Image: Amanda Dusek '15, Melbern G. Glasscock Center for Humanities Research

As a professor of environmental studies at Wellesley College, Turner has authored two previous books — "The Promise of Wilderness: American Environmental Politics since 1964,” which focuses on debates over public lands protection in the U.S., and “The Republican Reversal: Conservatives and the Environment from Nixon to Trump,” which details the evolution of conservative opposition to environmental reform, culminating with the Trump administration. His current book, “Charged,” unpacks the history of batteries and why they are critical to a clean energy transition. The work, which also was announced last week as one of three finalists for the Cundill History Prize, stems from his courses on environmental policy, climate change and the future of energy, along with his own sustainability initiatives at home, in his community and at Wellesley College.

Bringing authors like Turner and those of his caliber as previous Glasscock Book Prize recipients to Aggieland is a great way to show them what the university stands for, Bickham said.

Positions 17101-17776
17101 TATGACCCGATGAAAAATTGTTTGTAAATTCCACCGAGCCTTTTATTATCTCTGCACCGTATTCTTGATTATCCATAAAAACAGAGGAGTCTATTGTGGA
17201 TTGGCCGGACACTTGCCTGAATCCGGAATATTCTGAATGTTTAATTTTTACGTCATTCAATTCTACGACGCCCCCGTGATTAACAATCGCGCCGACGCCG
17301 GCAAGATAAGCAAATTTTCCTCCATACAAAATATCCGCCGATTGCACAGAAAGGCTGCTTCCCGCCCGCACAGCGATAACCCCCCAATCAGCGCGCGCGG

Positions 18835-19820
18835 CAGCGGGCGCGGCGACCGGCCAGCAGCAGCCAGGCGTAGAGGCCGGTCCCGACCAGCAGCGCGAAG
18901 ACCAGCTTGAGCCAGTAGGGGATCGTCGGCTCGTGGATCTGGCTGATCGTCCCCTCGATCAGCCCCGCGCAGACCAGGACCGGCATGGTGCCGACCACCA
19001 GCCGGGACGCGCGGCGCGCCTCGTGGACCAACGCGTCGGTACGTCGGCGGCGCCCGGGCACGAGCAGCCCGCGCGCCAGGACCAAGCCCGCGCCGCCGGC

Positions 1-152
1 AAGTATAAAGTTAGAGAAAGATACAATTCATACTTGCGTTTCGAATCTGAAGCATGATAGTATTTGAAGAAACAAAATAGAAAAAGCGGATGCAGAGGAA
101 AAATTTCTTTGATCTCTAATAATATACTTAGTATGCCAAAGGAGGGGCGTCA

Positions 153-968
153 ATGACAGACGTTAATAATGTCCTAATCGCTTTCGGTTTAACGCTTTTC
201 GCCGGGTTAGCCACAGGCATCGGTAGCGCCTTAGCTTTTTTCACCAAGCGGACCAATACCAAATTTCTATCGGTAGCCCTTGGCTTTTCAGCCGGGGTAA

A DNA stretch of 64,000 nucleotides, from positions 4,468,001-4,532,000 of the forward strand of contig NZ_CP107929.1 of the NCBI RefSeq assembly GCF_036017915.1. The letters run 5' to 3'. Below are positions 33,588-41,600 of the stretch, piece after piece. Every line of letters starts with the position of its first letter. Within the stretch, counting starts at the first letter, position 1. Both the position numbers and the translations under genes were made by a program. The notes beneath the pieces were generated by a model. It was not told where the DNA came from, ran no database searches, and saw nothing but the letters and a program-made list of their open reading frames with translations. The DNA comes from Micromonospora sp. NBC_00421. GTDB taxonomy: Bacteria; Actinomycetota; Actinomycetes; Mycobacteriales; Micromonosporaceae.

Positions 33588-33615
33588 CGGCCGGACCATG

“As far as I know, all of the authors have enjoyed their time on campus — they certainly walk away saying very nice things about it,” Bickham said. “It’s great advertising for the university and the prize, and it’s all around a great showcase of what we’re doing here in the humanities.”

Wellesley College professor and author Jay Turner
Dr. jay Turner | Image: Courtesy photo

Turner earned his Ph.D. in history from Princeton University and completed a certificate in Science, Technology and Environmental Policy at the Princeton School of Public and International Affairs. He has received funding from the National Science Foundation and the National Endowment for the Humanities to support his research, centered primarily in the areas of environmental history and environmental studies. He enjoys giving lectures and leading discussions related to climate change, climate action and prospects for a clean-energy transition.